This poster shows the unwavering propaganda message that Germans were barbaric killers. It aims to uphold the morale of the Italian civilian population when they were threatened by the invading enemy. It was created by ‘corporal of daring’ Renato Arlotti and Adele Zandrino, a well known painter during the conflict. Zandrino produced patriotic postcards and posters, as well as adverts for the Pirelli Factory, famous for manufacturing car tyres. There are several cases in which the themes of war were exploited for advertising purposes.
The horrors of Belgium and France are repeated in the invaded Veneto! Austria and Germany joint in evil, perfect their ferocity.
There is a need to crush the vipers! There is a need to liberate the living and the dead! We support our soldiers, who with their heroism and values resist the mighty enemy blows, with calm and faith.
The final victory is ours, absolutely, mathematically.
The Germans will not win! Civility and humanity cannot recoil!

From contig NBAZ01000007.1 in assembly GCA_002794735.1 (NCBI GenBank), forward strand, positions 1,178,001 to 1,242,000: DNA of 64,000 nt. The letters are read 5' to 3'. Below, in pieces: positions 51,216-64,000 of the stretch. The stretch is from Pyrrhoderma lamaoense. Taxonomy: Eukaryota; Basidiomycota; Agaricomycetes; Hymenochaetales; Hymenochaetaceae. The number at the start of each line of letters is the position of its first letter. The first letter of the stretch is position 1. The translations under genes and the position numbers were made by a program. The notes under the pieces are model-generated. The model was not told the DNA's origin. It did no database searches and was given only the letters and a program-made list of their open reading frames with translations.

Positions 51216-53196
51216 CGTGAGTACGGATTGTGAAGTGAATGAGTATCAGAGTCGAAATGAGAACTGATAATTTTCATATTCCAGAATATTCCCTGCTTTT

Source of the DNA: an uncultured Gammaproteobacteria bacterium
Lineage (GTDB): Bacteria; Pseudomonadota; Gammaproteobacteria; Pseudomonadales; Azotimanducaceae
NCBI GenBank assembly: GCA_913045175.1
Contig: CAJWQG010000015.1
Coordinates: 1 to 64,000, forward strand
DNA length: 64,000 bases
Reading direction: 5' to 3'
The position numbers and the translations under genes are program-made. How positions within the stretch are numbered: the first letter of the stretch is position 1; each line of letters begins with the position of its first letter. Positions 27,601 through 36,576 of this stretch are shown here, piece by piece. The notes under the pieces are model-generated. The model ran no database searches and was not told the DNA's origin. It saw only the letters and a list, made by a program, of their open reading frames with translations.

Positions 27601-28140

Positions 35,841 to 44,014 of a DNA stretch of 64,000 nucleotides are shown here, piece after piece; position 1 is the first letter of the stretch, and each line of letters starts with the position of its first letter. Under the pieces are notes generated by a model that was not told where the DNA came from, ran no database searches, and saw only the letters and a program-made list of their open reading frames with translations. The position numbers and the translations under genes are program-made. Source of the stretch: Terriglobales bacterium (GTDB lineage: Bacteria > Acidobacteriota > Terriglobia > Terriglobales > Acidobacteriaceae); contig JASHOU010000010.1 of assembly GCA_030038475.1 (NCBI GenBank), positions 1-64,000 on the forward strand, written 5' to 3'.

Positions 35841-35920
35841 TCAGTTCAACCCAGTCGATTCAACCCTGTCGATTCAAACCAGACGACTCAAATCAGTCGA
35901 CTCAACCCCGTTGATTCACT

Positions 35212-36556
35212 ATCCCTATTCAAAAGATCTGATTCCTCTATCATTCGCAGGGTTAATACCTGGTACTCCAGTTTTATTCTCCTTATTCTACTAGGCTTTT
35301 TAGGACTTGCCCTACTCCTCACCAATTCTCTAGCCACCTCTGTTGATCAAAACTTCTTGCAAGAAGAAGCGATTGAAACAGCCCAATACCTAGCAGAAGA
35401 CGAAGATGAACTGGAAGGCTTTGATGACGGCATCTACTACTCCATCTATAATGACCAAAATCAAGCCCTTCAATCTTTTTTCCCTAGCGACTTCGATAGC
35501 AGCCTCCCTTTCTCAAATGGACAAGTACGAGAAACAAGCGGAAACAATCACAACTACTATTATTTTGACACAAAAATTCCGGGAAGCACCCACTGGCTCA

On the threshold of the house there is a child still, stupefied, shaken. His face resisting a smile and already carrying a trace of pain. In the field a peasant.
decrepit through age, in the sky the arms are raised praying, while close to him there is an old woman rocking her grandchild murmuring a prayer and a threat.
Without bells the bell tower arises, mute; it no longer sounds Ave Maria! Only the cry of the enemy.
Wicked drunk of crimes, life is full. Sings softly a gentle voice: “Oh Monte Grappa you are my country!”
Corporal of the daring
- Full title:
- Italians! The horrors of Belgium and France are repeated in the invaded Veneto! Austria and Germany, united in the bad, improve their ferocity
- Poster / Drawing
- Adele Zandrino , Renato Arlotti
- Held by:
- Istituto Centrale per il Catalogo Unico
- Usage terms:
- Public Domain
- Article by:
- Jo Fox
Jo Fox explores the legacy of World War One propaganda, explaining the role it played in shaping the propaganda campaigns of World War Two for both Britain and Germany.
- Article by:
- Paul Gough
- Representation and memory
Professor Paul Gough introduces British and Belgian artists of World War One, from Henry de Groux and his eyewitness responses to the Belgian invasion, to the later generation of British artists who transformed their frontline experiences into abstract, modernist artworks.